Polyelectrolyte complexes from polysaccharides: formation and stoichiometry monitoring.
ABSTRACT Colloids were obtained from non-stoichiometric polyelectrolyte complexes with two polysaccharides of opposite charge: chitosan and dextran sulfate (DS) as the polycation and polyanion, respectively. The complexes were elaborated by a one-shot addition of the polymer in default to the one in excess. The colloids were positively or negatively charged according to the nature of the polymer in excess. Dynamic light scattering (DLS) demonstrated that particles were formed at a very early stage in the complexation process. The consumption of the excess polyelectrolyte was monitored with a dye assay specific for dextran sulfate (toluidine blue) or chitosan (orange II). From these experiments, two different mechanisms of colloidal PEC formation were evidenced, according to the nature of the polymer in excess. On adding chitosan to DS in excess, regular consumption of the polyanion was observed at a constant stoichiometry, in the 1.5 to 1.85 range (sulfate residues for one glucosamine group), according to the molar mass of the polycation. When DS was added to chitosan in excess, the overall stoichiometry varied from ca. 6 (glucosamine residues for one sulfate group) down to 1 as the charge molar mixing ratio R=n+/n- decreased from 20 to 1. The existence of various mechanisms, according to the nature of the polymer in excess, could be attributed to the differences in chemical reactivity (strong vs low) of the ion in excess and the conformation and flexibility of the macromolecular chains related to their electrostatic potential.
Article: Polyelectrolyte Complex Nanoparticles of Poly (ethyleneimine) and Poly (acrylic acid): Preparation and Applications[show abstract] [hide abstract]
ABSTRACT: In this contribution we outline polyelectrolyte (PEL) complex (PEC) nanoparticles, prepared by mixing solutions of the low cost PEL components poly(ethyleneimine) (PEI) and poly(acrylic acid) (PAC). It was found, that the size and internal structure of PEI/PAC particles can be regulated by process, media and structural parameters. Especially, mixing order, mixing ratio, PEL concentration, pH and molecular weight, were found to be sensible parameters to regulate the size (diameter) of spherical PEI/PAC nanoparticles, in the range between 80–1,000 nm, in a defined way. Finally, applications of dispersed PEI/PAC particles as additives for the paper making process, as well as for drug delivery, are outlined. PEI/PAC nanoparticles mixed directly on model cellulose film showed a higher adsorption level applying the mixing order 1. PAC 2. PEI compared to 1. PEI 2. PAC. Surface bound PEI/PAC nanoparticles were found to release a model drug compound and to stay immobilized due to the contact with the aqueous release medium.Polymers. 01/2011; 3:762-778.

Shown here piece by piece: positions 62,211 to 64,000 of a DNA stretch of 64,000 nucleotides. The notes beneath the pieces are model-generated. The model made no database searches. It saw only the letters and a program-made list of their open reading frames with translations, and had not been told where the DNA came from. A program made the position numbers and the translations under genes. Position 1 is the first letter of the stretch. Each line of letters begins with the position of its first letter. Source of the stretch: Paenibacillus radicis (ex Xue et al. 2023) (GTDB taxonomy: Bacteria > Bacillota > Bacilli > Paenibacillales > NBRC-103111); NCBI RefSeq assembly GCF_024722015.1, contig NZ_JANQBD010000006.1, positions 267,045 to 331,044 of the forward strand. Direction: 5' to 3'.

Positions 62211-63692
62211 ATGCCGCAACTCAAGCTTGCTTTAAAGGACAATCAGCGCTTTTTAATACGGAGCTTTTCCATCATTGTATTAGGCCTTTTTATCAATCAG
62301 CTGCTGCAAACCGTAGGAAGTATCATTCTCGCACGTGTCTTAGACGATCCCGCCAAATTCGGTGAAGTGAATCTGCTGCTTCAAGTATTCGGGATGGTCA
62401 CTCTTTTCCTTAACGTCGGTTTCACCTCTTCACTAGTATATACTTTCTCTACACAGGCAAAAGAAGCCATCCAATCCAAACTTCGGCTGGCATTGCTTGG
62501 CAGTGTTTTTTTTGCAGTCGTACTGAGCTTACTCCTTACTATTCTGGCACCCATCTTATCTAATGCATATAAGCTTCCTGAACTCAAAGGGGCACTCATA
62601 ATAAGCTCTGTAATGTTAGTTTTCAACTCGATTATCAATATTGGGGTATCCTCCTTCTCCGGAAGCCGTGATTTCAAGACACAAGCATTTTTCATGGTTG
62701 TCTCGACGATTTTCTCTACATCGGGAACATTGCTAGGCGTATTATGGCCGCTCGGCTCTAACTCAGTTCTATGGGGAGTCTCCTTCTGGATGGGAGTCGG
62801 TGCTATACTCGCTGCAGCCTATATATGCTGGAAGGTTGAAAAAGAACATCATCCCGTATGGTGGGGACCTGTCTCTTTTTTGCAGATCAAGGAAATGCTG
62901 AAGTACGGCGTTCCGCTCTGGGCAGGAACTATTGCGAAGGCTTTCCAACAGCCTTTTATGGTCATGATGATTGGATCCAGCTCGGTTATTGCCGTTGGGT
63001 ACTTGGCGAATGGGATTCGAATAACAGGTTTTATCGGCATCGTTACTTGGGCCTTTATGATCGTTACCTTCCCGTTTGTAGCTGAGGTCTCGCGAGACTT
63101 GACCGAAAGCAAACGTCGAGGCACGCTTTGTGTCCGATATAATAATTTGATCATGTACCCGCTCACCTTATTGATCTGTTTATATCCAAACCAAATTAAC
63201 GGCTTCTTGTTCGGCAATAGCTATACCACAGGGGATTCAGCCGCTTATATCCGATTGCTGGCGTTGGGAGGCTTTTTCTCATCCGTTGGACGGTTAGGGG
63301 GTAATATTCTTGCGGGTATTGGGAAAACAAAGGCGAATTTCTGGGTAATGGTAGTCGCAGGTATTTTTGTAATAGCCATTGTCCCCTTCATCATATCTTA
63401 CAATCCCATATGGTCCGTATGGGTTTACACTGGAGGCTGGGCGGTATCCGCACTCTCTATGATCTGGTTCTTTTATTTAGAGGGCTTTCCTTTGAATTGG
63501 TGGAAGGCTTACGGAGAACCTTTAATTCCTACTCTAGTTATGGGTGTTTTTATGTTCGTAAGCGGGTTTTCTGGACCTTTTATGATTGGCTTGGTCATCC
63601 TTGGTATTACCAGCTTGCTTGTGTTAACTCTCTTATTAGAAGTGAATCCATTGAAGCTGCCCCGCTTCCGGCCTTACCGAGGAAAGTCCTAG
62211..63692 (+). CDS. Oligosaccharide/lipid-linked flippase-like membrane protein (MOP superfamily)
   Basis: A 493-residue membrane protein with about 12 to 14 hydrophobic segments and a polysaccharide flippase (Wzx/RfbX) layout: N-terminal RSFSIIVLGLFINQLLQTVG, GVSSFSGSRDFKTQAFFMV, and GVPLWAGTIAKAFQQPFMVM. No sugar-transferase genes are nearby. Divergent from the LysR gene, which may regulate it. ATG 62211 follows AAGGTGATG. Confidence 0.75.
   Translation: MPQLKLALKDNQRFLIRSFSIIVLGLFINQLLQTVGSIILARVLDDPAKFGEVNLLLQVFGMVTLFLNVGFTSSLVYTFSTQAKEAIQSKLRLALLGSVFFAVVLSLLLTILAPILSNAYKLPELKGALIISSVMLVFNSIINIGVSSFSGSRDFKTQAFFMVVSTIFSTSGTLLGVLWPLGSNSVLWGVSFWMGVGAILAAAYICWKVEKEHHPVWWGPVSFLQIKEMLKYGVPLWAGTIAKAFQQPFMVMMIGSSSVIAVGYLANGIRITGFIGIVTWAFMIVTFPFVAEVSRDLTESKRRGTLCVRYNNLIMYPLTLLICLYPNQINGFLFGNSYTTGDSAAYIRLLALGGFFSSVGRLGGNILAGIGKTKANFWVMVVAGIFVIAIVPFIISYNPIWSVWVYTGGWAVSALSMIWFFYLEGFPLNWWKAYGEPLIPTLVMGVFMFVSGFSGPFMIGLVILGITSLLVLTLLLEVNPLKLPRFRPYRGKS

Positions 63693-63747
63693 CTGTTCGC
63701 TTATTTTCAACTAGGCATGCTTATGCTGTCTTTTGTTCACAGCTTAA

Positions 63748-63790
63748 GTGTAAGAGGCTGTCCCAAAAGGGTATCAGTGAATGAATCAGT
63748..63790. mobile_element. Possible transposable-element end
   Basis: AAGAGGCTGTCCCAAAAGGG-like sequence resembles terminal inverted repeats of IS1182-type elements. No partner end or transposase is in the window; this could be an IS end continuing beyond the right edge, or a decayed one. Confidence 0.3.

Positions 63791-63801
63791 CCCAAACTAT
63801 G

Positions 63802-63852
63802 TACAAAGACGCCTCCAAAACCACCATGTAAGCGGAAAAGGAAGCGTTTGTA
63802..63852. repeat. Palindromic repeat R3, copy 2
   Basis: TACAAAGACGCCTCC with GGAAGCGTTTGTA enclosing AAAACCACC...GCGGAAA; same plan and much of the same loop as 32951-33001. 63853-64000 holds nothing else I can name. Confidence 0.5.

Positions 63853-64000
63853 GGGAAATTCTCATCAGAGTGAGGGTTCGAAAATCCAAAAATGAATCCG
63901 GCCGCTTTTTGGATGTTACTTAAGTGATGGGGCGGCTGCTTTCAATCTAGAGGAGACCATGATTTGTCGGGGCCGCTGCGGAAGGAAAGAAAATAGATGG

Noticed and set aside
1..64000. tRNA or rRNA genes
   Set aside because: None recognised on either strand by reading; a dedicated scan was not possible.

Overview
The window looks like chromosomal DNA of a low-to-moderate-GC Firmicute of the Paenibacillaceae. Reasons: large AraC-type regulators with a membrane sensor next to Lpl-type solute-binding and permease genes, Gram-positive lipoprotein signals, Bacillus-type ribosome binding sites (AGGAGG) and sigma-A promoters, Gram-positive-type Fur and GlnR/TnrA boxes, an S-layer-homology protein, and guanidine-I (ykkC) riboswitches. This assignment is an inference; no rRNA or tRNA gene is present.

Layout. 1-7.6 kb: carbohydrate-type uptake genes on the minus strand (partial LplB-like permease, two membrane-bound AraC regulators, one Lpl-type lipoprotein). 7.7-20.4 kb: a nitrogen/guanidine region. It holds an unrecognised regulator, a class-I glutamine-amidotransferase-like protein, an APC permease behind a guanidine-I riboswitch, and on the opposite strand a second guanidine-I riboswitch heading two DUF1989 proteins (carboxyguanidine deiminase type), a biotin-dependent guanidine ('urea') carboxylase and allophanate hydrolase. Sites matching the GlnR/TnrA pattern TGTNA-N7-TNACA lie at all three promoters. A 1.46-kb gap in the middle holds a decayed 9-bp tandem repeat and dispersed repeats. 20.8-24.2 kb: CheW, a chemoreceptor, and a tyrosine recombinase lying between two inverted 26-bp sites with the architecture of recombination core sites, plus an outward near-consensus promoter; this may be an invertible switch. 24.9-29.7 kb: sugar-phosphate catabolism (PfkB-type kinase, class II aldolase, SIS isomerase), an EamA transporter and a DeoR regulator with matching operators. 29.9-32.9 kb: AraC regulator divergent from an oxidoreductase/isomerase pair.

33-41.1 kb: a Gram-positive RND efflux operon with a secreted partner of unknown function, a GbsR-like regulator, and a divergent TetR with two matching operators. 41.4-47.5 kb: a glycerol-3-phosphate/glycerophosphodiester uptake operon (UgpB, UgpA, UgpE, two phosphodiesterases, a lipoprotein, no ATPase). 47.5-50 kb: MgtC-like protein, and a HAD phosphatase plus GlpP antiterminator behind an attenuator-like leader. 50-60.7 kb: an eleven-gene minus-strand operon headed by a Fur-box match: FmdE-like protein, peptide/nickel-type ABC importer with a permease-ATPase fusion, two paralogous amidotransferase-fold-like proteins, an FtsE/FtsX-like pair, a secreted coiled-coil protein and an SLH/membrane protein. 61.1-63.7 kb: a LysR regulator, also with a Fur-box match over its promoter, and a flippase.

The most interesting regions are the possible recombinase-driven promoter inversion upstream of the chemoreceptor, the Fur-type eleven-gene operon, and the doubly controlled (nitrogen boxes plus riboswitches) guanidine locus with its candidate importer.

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ABSTRACT: Growth factors are potent molecules that regulate cell functions including survival, self renewal, differentiation and proliferation. High-efficacy delivery of growth factors will be a powerful tool for regenerative medicine. Decades of intense research have significantly advanced the field of controlled delivery. There is, however, still a great unmet need for new methods that can improve overall efficacy of growth factor delivery. Here, we report a new growth factor delivery vehicle formed by self assembly of heparin and a biocompatible polycation, poly(ethylene argininylaspartate diglyceride) (PEAD). Of the many heparin-binding growth factors, we chose FGF-2 and NGF to demonstrate the potential of the [PEAD:heparin] delivery vehicle. The delivery vehicle incorporates both growth factors with high efficiency, controls their release, maintains the bioactivity of FGF-2 and increases the bioactivity of NGF relative to bolus delivery. [PEAD:heparin] appears to be a promising delivery matrix for many heparin-binding growth factors and may lead to efficient growth factor delivery for a variety of diseases and disabilities.Journal of Controlled Release 11/2010; 150(2):157-63. · 5.73 Impact Factor
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ABSTRACT: This contribution reviews polyelectrolyte (PEL) complex (PEC) nanoparticles prepared by mixing solutions of oppositely charged PELs, with special focus on the regulation of their size and shape by PEL structural and media parameters and on their pharmaceutical applications. Experimental and simulation evidence indicates that salt and PEL concentration, pH, mixing ratio and order, PEL molecular weight and topology are useful parameters for regulation of the size and internal structure of spherical PEC nanoparticles. Experimental and theoretical data are presented to show that PEL flexibility and stiffness are able to influence and even control PEC nanoparticle shape. Finally, the options, advantages, and challenges of dispersed PEC particles for pharmaceutical applications are outlined, emphasizing the uptake and release properties towards proteins and drugs and the interaction of these nanoparticles with cells.Advances in Polymer Science. 01/2012;